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New Mexico State University

New Mexico State University

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NMSU's College of Engineering offers one-of-a-kind water resources training program

Every summer, New Mexico State University's College of Engineering, in cooperation with the Bureau of Indian Affairs, administers a water resources technicians training program to prepare Native Americans as entry-level water resource technicians.

Students in NMSU's Bureau of Indian Affairs Water Technicians Training Program tour the Las Cruces Wastewater Treatment Plant June 23. (NMSU photo by Bryant Million)

The training program, which teaches an introduction to the basics of water resources engineering management and community issues, is open to 15 Native Americans selected from across the United States.

"It is very rigorous and challenging," said Phillip King, associate professor of civil and geological engineering at NMSU. "It requires a lot of commitment, but in the end, it is a high-value program."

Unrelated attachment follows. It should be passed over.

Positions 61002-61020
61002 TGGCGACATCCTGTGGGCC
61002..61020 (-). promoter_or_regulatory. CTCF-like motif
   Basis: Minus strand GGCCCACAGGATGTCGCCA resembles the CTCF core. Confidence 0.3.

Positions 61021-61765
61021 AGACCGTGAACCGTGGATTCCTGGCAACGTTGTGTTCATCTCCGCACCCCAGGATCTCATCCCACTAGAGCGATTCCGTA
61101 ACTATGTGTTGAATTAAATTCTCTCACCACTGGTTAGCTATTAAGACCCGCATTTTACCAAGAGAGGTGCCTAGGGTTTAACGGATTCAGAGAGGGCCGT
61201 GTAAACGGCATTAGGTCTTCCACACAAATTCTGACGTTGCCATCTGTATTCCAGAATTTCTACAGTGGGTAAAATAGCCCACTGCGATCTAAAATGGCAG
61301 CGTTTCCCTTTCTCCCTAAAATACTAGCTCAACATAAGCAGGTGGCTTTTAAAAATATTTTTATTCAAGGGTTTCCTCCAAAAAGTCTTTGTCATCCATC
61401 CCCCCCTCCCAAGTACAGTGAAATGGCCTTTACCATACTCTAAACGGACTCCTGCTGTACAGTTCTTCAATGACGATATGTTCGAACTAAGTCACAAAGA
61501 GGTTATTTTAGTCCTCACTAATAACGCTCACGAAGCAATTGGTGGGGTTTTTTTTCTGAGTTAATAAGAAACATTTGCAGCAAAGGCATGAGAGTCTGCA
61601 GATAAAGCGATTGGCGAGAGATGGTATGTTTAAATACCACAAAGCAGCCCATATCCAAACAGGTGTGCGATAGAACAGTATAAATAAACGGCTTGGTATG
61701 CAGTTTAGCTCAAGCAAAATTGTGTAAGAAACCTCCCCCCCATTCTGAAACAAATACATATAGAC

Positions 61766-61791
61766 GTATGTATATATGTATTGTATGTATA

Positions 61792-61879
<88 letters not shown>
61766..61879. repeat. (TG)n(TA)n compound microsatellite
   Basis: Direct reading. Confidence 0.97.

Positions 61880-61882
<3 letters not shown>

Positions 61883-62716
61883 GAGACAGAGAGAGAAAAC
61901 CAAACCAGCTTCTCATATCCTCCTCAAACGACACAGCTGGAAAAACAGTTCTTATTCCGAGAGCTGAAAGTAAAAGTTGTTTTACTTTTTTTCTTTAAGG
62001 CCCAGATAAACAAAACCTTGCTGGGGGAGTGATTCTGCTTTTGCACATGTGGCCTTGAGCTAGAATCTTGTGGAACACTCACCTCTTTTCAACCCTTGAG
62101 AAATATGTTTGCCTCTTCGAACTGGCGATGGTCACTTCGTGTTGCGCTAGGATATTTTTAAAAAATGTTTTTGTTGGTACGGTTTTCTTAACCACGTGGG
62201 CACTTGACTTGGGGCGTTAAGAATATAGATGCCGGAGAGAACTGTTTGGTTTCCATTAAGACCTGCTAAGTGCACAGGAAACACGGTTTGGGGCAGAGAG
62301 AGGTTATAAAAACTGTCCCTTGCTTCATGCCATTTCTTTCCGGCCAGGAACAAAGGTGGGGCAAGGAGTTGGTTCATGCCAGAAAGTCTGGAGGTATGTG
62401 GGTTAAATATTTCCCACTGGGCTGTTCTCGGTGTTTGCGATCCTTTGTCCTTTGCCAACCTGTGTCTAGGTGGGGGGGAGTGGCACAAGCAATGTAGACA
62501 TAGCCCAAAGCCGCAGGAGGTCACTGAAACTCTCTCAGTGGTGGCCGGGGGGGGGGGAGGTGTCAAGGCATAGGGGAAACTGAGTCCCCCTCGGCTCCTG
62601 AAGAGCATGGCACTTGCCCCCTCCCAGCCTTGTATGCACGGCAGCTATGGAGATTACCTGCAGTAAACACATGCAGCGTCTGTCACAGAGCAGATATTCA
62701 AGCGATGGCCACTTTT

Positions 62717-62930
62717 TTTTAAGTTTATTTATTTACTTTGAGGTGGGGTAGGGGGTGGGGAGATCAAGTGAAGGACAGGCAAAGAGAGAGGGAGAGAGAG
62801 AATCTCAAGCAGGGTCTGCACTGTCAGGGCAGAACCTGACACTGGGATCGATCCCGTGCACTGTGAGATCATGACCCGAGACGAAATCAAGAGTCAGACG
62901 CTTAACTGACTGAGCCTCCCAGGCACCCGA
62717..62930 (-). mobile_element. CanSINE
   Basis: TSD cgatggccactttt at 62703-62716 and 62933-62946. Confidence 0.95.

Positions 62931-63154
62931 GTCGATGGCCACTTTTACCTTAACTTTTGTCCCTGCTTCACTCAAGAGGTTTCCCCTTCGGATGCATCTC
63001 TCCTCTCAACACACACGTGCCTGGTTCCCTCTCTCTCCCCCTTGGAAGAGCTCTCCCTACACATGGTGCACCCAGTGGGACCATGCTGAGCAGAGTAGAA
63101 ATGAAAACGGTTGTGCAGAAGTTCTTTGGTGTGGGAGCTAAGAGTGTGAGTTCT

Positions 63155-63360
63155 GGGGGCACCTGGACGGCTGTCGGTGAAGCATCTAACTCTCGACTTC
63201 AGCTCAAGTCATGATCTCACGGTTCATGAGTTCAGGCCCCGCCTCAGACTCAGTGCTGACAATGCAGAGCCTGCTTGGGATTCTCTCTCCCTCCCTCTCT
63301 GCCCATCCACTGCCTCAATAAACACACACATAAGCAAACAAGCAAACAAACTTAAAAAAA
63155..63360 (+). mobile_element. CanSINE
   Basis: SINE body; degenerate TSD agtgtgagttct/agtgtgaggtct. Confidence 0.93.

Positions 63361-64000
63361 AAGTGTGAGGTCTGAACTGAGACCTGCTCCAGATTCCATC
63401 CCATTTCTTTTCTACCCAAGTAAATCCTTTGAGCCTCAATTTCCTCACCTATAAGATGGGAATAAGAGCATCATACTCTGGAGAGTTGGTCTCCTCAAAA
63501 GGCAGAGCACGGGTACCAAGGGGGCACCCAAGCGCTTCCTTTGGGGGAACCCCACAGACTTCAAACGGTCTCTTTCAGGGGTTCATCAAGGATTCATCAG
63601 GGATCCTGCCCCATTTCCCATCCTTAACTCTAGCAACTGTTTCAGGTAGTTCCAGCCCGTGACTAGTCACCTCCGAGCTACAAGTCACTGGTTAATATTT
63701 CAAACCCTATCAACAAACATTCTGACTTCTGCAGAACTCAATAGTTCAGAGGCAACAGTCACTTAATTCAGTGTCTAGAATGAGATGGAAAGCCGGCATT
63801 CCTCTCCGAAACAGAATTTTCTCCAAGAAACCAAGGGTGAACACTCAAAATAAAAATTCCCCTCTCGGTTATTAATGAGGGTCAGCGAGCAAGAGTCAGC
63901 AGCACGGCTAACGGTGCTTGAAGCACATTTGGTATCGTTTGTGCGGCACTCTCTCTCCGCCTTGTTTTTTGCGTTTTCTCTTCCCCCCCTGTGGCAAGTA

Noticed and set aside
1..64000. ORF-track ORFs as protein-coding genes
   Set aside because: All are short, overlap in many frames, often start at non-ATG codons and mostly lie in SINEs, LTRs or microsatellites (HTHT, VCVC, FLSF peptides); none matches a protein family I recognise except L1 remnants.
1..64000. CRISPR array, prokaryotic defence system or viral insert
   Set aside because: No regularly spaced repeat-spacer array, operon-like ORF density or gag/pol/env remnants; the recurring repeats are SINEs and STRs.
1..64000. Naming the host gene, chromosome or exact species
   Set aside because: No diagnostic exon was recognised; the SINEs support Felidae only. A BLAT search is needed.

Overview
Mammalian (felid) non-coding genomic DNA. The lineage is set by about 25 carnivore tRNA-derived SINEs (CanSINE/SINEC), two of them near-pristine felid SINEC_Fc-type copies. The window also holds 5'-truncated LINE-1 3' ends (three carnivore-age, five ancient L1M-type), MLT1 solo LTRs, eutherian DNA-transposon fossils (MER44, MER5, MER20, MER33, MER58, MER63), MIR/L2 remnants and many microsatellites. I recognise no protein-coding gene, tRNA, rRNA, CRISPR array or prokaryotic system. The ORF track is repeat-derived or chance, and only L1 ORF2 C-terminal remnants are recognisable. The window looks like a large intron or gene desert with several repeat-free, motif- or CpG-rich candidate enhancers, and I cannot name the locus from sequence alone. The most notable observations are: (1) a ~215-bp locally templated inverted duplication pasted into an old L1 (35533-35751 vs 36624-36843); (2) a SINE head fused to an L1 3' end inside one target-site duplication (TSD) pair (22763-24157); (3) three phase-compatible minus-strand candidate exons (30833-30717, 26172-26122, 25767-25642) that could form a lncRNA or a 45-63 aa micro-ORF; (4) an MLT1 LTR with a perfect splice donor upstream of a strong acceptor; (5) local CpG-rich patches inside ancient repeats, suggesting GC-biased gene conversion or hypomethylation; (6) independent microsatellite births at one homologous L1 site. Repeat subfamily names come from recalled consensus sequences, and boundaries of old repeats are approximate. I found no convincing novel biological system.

Originally in 1992, the program was held in the state of Washington. It was moved in 1993 after an instructor in the training program suggested it be relocated to NMSU because of its engineering program's strength.

"I can't think of another university that would have this type of success," King said.

The purpose of the program is to enable tribes to move toward self-sufficiency in the management and use of natural resources, particularly water, on their reservation lands.

Students in the program receive hands-on training in topics such as hydrology, aquatic chemistry and biology, wastewater treatment and water rights.

The four-week training program includes lectures, problem solving, field exercises and tours of water facilities from NMSU professors and several government agencies, including the Bureau of Reclamation, the U.S. Geological Survey, the Environmental Protection Agency, Elephant Butte Irrigation District, and the Office of Surface Mining, among others.

Upon completion of the program, students receive certification from each of the participating agencies, and funding from the BIA for one year of on-the-job training through their tribal government.